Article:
“The Roots of Music : The Irish Harp in Poetry & Legend” [Collection handmade by Malachi McCormick]

I put out this handmade collection about ten years ago. The Harp –and especially The Irish Harp– was being talked about a lot, and a lot of people were becoming interested in picking it up and learning to play it.
Many of those folks knew little about the Irish Harp, it’s history –musicological, cultural, and general– and its significance. I decided to bring out this collection so that people could get a strong sense of what lay behind it all, and avoid the exploitation and the verbiage –nay, the blather– that can get in the way of well-intentioned curiosity.
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To that end, I found three long “harp” poems in Irish–the earliest is from 1385; the other two are 15th century– that I translated. They are fascinating, and charming, and truly get across the exalted position that The Harp held in Ireland.
In addition to the three poems, I retell a few of my very favorite old legends that add to this exalted sense.
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There is a saying, in Irish, that gets across this sense of exalted specialness:
“Caid cach ceol co cruit.”
It means “All music is sweet until (you hear) the harp.”
Enough said.
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Well, almost.
This saying is in the classic Irish form –poetic, short and alliterative– the better to be remembered, especially in those days before there were “mechanically reproduced books”.
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(I caught myself here, before I could say “books” or even “printed books”: of course, we had books before we had Gutenberg, and we had printing before we had Gutenberg. After all, my calligraphy –“hand-done” of its very nature– is a form of…printing,yes?)
So –the better way to say all this is “mechanically reproduced books”, which started with Gutenberg in 1452.
Printing didn’t start with Gutenberg. It started in…lots of other different places: China, Korea, Japan. Sumer, anyone?
Of course, it depends what you mean by “printing”.
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But now we are getting pedantic.
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OK –now I AM getting pedantic. (If you REALLY want to get pedantic about it.)
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But I digress.
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HERE NOW the wonderful Legend of Craiftine and Labhridh Lorc, from my “The Roots of Music” collection:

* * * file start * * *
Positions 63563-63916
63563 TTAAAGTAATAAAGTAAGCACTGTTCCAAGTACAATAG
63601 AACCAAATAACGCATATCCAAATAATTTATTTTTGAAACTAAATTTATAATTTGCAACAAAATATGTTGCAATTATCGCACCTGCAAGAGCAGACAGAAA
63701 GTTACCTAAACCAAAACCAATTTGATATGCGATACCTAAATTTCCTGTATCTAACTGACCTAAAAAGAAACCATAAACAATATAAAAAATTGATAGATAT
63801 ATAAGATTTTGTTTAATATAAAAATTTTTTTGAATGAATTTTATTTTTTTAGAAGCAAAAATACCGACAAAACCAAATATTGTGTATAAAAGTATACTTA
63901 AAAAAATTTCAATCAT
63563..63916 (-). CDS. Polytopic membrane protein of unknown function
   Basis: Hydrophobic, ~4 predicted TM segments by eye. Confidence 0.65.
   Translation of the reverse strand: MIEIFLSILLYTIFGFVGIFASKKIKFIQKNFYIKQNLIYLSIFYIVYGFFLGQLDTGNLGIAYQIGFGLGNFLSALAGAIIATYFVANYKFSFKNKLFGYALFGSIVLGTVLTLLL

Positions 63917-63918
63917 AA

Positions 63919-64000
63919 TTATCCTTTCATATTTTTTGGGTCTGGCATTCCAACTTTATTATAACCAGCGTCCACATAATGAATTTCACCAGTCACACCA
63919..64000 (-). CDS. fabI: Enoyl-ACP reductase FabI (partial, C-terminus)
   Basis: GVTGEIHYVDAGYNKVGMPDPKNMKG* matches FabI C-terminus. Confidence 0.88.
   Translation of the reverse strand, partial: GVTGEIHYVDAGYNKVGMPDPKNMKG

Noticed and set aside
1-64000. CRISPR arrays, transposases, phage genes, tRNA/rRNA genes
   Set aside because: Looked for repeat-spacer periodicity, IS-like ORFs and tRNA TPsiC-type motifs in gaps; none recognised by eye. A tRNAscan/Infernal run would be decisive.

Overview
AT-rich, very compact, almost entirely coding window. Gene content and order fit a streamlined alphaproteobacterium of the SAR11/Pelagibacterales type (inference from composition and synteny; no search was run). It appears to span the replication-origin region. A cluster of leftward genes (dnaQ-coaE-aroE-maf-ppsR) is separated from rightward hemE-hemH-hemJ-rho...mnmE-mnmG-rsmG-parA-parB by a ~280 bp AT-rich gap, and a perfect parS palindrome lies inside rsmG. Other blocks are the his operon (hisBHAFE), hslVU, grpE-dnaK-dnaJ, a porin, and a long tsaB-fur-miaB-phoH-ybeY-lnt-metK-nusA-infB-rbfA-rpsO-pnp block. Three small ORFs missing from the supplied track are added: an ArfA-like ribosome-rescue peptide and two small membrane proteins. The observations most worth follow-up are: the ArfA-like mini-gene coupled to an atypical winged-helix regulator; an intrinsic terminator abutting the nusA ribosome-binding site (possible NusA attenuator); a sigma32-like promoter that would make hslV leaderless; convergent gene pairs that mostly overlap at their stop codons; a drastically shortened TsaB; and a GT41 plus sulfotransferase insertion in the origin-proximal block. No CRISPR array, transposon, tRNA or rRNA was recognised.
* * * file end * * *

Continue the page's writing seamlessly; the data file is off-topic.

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“Craiftine, Ireland’s legendary master of the harp –invoked in one of our poems (in this collection) about Nicholas Dall Pierce as the harpist’s supernatural instructor– features in several lively mythical tales. Possibly his most famous exploit is the one involving Labhraidh Loingseach, a mythical king of Leinster, known as Labhraidh Lorc, or Labhraidh the Cruel.
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Labhraidh Lorc had a dread secret: his ears were not human but equine. It was true: Labhraidh Lorc had horse’s ears! He went to great pains to conceal this fact, from his subjects and especially from his enemies. One of the “pains” that he went to involved putting to death each and every barber that cut his hair, since the very proximity necessary for proper tonsuring also inevitably compromised Labhraidh Lorc’s secret.
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But the truth must always out and sure enough the time came when Labhraidh Lorc could no longer bear hiding it. He had to unburden himself. And so, one day as he walked along the river bank, he picked out a certain willow tree and, putting mouth to trunk, confessed his secret to it.
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We are not surprised to learn that shortly thereafter Craiftine needs a new harp. He of course knows that the true Irish Harp has a soundbox which is hollowed out from a single block of willow wood. Predictably, the willow tree that Craiftine chooses for the soundbox of his new harp is none other than the one that recently had been cast in the role of Labhraidh Lorc’s arboreal confessor.
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The new harp is soon ready. As ever, a large crowd assembles to hear the great Craiftine play. But instead of the familiar strum of a harp, the crowd was startled to hear the instrument sing.
And the song that it sang was “Labhraidh Lorc has horse’s ears!”
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[I love that story. Friends have told me of similar legends from different backgrounds. Do you know of any such?]
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“The Roots of Music: The Irish Harp in Poetry and Legend” is still available, price thirty dollars, and makes a lovely (and unique: how ‘unique’ is that?) and affordable handmade gift, which I will sign and even inscribe for you, if you email me the inscription. No charge for that –but do keep it short: ‘the calligrapher’ appreciates brevity.
You will find all the ordering information elsewhere on this website.


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